Thanksgiving 2016: Best times to travel


Traffic jam

What’s America’s favorite Thanksgiving pie? If Google searches are any indication, then it’s pumpkin pie followed by apple. Unless you live in Alabama, Louisiana or Mississippi, where pecan pie is the favorite. At Google Trends, you can find out pie popularity by state, most searched for recipes, food and drinks and many other facts about what people are searching for this Thanksgiving. Popular searches include traditions like football, parades, and Black Friday shopping. The concept of “Friendsgiving” is gaining traction too.

One of the biggest searches is “best and worst times to travel” over Thanksgiving, and Google offers this handy infographic:

best driving times Thanksgiving

AAA projects that 48.7 million Americans will journey 50 miles or more from home this Thanksgiving, an increase of one million travelers compared with last year.
Driving remains most popular mode of travel for Thanksgiving – 89% of those who travel will drive.

According to GasBuddy’s 2016 Thanksgiving Travel survey, 52% of those traveling this year will be on the road for at least 4 hours; 20% of which will be driving 10+ hours. While these won’t be the cheapest gas prices we’ve seen int he last decade, they are stil pretty low. Gas Buddy says, “Over the Thanksgiving travel period, Wednesday, Nov. 23, to Sunday, Nov. 27, motorists will be collectively spending nearly $1.7 billion less at the gas pump than the five-year average.”

Although Thanksgiving dinner is the focal point, it’s also a huge weekend for shopping. Check out our post-Thanksgiving shopping extravaganza safety tips. Whether you’re shopping online or in stores, we offer pointers on how to avoid scams, pickpockets and thieves!

Best & Worst Thanksgiving Driving Times


If you’ll be driving to visit friends or family on Thanksgiving, you’ll enjoy remarkably low gas prices. Gas Buddy reports that the national average per gallon is $2.139, down .73 from last year’s average of $2.876! And last year, we thought that was cheap! Here’s a map so you can see state-by-state gas rates.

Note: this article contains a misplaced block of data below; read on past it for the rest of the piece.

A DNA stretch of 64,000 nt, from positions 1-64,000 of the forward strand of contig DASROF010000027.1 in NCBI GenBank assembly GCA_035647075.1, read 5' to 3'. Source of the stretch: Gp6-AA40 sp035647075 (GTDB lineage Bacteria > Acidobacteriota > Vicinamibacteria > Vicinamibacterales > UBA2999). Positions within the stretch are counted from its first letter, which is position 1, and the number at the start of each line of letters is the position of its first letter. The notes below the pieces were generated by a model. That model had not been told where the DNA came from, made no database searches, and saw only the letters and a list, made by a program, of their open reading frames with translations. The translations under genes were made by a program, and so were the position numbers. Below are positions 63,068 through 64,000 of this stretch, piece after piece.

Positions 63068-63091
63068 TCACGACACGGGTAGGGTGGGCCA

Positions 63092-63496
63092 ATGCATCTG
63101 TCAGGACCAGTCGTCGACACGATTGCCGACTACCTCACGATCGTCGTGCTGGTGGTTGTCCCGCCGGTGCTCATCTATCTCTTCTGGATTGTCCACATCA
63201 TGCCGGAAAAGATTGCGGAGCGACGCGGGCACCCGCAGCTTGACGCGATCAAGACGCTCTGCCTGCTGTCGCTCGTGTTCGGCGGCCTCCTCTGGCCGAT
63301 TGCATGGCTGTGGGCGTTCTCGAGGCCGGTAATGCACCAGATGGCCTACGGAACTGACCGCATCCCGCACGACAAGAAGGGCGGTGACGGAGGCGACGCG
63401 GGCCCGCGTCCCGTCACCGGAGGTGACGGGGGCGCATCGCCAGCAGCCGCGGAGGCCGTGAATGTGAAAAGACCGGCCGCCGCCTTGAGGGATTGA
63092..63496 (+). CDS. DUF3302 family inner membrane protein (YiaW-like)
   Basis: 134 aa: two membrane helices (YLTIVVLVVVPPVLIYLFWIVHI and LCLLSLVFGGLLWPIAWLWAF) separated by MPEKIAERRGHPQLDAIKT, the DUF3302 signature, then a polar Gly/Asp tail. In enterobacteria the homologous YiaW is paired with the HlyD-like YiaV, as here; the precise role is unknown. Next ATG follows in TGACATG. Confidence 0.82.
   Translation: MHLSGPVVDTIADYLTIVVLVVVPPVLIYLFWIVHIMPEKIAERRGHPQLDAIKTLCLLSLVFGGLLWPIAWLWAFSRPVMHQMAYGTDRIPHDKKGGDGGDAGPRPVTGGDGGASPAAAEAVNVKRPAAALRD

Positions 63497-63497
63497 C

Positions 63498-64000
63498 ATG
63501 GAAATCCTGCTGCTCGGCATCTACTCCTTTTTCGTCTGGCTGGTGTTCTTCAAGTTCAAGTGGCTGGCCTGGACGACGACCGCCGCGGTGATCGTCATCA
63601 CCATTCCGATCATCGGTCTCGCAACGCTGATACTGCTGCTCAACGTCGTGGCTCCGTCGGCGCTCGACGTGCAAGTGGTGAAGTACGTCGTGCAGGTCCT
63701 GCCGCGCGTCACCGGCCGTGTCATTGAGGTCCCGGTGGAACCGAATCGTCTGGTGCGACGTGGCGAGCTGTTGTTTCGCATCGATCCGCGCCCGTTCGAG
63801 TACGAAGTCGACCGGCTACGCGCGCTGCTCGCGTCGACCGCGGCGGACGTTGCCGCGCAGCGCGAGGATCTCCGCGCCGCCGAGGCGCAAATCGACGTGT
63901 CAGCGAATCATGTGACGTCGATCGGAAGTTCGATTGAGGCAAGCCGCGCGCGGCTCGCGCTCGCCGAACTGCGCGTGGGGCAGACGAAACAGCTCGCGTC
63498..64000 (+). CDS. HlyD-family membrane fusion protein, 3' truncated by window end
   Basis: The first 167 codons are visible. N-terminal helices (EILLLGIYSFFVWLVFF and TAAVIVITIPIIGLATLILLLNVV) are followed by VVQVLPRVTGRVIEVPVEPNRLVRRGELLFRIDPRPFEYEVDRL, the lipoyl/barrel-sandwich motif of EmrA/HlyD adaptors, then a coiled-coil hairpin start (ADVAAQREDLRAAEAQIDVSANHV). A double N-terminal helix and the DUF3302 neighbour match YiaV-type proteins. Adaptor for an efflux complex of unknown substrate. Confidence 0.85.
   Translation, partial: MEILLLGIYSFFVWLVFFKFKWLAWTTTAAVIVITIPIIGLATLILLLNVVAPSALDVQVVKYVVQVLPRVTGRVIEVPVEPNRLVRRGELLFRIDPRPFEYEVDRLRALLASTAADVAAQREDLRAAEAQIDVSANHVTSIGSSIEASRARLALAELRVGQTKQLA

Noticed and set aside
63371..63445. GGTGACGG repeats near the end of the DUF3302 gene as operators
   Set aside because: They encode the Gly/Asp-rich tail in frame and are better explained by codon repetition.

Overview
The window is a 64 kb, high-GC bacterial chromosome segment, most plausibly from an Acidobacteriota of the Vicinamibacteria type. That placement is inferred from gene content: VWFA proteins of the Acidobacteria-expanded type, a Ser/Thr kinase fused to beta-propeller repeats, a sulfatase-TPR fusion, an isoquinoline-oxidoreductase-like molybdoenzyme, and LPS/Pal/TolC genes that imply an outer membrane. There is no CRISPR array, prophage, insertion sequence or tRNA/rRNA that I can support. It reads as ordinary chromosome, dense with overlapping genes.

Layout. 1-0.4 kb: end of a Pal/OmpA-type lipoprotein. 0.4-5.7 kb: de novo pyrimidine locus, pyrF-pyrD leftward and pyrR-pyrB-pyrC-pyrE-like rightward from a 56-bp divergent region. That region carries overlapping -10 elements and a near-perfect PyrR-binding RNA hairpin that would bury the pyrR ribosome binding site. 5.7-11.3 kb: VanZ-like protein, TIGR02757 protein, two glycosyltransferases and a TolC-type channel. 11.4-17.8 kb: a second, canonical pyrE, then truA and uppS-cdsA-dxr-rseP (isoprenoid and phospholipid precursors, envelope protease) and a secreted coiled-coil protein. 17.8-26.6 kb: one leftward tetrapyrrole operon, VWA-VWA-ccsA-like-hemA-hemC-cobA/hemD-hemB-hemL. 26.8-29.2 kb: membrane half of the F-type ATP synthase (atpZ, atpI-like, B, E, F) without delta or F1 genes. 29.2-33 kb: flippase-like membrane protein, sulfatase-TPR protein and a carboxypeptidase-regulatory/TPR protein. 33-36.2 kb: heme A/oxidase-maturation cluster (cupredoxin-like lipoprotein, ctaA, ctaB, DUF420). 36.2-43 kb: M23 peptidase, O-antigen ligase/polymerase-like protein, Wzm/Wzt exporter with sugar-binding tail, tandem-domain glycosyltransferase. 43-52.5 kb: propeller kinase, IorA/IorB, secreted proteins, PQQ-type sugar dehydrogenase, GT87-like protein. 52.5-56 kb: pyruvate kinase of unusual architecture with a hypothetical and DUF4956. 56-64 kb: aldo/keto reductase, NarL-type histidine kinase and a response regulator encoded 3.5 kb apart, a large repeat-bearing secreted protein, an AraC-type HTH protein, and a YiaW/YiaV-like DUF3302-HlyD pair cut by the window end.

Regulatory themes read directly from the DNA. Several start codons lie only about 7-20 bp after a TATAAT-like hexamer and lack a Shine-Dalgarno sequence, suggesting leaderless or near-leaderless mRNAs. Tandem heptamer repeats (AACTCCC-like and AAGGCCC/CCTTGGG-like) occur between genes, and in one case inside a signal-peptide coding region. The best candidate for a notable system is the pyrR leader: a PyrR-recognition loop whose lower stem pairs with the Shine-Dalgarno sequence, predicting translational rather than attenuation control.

It’s a good idea to plan your best routes and times now. You can get some tips about the best and worst times for Thanksgiving road travel via Waze, a community-based mobile app that tracks traffic trends around the world. Waze analyzed data from 2014 to make predictions for the best and worst times for traffic this Thanksgiving.

First, the best time for driving to and fro is Thanksgiving Day itself.

They predict a number of “worst days” for pre-holiday

  • Tuesday, November 24, beginning at 1 pm, with a peak between 4 pm and 8 pm
  • Wednesday November 25, starting at 11 am and lasting through the day

…and worst days for post-holiday

  • Sunday, November 29 – rush hour will last all day
  • Monday, Monday November 30 – expect a heavier rush hour from 10am through noon

Google Maps also offers a day-by-day breakdown of predicted traffic. They suggest that Tuesday is slightly better travel day than Wednesday for getting there – but one local place that might be an exception is in Boston, where Tuesday tends to be historically worse. For traveling back home, they suggest that Sunday is a better day to travel back home than Saturday, which can be 40% worse. We’ve excerpted a few visual tips from their 2014 blog, check them out below.

And if you plan to be on the road, Consumer Reports offers some good Thanksgiving driving planning and safety tips – check them out!

 

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Thanksgiving-palooza: Recipes, Safety Tips, Humor & More


We thought that we’d make a Thanksgiving post that is just like the way we like our meal: a little of this, a little of that and topped off with some sweets.

One of the pre-dinner traditions for many is the Macy’s Thanksgiving Day Parade. Check out this cool gallery of old-time photos from the early days of the parade – there’s also some fascinating historical info: